Abstract

Three coalesced basaltic lava fields, Harrats Khaybar, Ithnayn, and Kura, constitute the largest contiguous area of Cenozoic basalt in Saudi Arabia, similar in extent (20,564 km2) and volume (1,850 km3) to Harrat Rahat, which is situated only 25 km to the south. Harrat Kura, with an age range from about 11 to 5 Ma, is the oldest of these harrats; it contains a single stratigraphic unit, the Kura basalt, primarily composed of alkali olivine basalt (AOB) with subordinant basanite and hawaiite and a single cluster of four phonolite domes. In contrast, Harrats Khaybar (5 Ma to Present) and Ithnayn (3 Ma to Present) are composed of more mildly alkaline basalt types. The two oldest units on Harrat Khaybar, the Jarad and Mukrash basalts, are dominated by dictytaxitic-to-ophitic olivine transitional basalt (OTB) flows, which were extruded primarily from major arterial lava tubes to form unusual morphological features, here designated "whaleback lava flows." The lava tubes emanate from a 50-km-long, north-trending fault scarp along the western edge of the central vent zone, which marks the site of voluminous outwelling of OTB lava. The fault scarp ceased to be a major site of extrusion at the end of Mukrash time.

Immediately to the east of the fault scarp, a thin (0.7 to 1.0 km), uptilted slab of crust formed the roof of a high-level magma chamber (∼60 x 25 km) that dominated the eruptive history of the Abyad basalt, the youngest stratigraphic unit on Harrat Khaybar. The Abyad basalt occurs as seven stratigraphic subunits, the two youngest of which (Qb6 and Qb7) are "post-Neolithic" and historical in age. In contrast to the Jarad and Mukrash basalts, the Abyad basalt is dominated by AOB and hawaiite, with only minor OTB. No Abyad differentiated rocks occur on Harrat Ithnayn; however, fractional crystallization in the high-level magma chamber beneath Harrat Khaybar has resulted in an extreme compositional range of rock types, from mugearite to benmoreite, trachyte, and comendite. The vent distribution at Harrat Khaybar shows a distinct zonation indicative of a high-level, compositionally stratified magma chamber.

Whole-rock chemistry suggests that even the most primitive basalts are not primary magmas, but rather fractionated melts derived from primary magmas of variable melt fractions generated at differing mantle depths. The more undersaturated Harrat Kura basalts were derived from primary magmas representing the smallest degrees of partial melting, at the greatest depth. Crystal fractionation of most primary magmas appears to have taken place in reservoirs at the crust-mantle boundary. Chemical and petrographic data suggest that open-system magma recharge was an important process in the high-level magma chamber beneath Harrat Khaybar. The chemical and mineralogical heterogeneity of the Harrat Khaybar comendites, their Sr-isotope values, and their Zr/Nb ratios all indicate that they were derived by varying degrees of crystal fractionation (>95%), crustal melting, and halogen complexing.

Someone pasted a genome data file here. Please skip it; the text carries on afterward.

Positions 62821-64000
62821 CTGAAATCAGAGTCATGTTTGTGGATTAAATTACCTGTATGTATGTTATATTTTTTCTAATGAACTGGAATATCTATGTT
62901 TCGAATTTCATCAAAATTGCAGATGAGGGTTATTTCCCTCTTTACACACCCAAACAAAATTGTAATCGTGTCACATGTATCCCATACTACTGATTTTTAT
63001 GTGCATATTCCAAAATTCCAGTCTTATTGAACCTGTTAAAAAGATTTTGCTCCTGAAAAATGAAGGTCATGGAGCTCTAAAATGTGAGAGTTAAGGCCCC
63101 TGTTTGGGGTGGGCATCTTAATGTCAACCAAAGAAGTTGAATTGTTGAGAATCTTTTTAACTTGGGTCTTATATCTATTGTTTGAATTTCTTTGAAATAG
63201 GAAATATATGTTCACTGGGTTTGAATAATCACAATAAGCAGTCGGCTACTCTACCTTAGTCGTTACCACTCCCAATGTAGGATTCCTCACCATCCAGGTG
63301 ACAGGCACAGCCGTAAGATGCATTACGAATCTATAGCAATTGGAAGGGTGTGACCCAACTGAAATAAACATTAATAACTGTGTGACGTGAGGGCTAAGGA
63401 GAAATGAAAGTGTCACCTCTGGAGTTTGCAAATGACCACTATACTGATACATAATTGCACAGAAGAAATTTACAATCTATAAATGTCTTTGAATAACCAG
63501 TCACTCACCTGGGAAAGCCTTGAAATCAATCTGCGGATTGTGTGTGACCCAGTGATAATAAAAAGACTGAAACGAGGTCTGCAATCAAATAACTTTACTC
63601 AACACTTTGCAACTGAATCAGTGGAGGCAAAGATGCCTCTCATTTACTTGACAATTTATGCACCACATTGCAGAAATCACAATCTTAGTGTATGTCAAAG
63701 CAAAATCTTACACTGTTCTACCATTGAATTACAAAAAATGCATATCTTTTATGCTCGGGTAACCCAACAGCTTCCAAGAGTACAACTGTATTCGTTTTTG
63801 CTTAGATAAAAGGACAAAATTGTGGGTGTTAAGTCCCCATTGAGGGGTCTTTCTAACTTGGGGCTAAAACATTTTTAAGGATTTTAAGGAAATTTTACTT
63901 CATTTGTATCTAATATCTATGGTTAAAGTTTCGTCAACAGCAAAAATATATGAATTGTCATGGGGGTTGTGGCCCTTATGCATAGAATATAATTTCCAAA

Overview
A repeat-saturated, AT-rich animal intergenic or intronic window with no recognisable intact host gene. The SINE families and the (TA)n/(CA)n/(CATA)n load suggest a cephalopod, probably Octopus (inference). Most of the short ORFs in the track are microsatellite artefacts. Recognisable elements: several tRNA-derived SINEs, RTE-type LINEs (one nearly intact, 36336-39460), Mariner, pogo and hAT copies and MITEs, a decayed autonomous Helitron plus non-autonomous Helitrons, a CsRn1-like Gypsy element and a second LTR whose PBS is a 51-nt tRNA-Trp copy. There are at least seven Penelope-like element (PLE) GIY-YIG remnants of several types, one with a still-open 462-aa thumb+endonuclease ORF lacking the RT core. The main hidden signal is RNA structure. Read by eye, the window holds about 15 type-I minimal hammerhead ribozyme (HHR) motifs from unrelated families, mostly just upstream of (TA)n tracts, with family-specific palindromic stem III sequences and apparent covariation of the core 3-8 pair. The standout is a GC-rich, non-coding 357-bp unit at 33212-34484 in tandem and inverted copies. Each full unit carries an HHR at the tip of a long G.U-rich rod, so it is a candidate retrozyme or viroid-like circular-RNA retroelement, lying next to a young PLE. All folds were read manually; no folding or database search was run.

The north-trending volcanic axes of Harrats Rahat, Khaybar, and Ithnayn form a single, 600-km-long linear vent system, designated the Makkah-Madinah-Nafud (MMN)volcanic line. The three transitional-to-mildly alkaline harrats extruded from this volcanic line differ from most Arabian harrats, which like Harrat Kura to the west, are significantly more undersaturated. The relatively large degrees of partial melting evident in Harrats Rahat, Khaybar, and Ithnayn suggest that the MMN volcanic line may overlie a north-south thermal lineation in the mantle. The petrochemical stratigraphic sequence in these three harrats is nearly identical; early voluminous extrusions of OTB were followed by later, less extensive extrusions of minor OTB and abundant AOB, hawaiite, and differentiated lavas. As this petrochemical stratigraphy evolved, it progressed northward along the MMN trend with time, beginning on Harrat Rahat about 10 Ma, on Harrat Khaybar about 5 Ma, and on Harrat Ithnayn about 3 Ma. The interplay of open-system magmatic processes beneath this migrating volcanic line has resulted in a classic example of a strongly fractionated, mildly alkaline basalt series.

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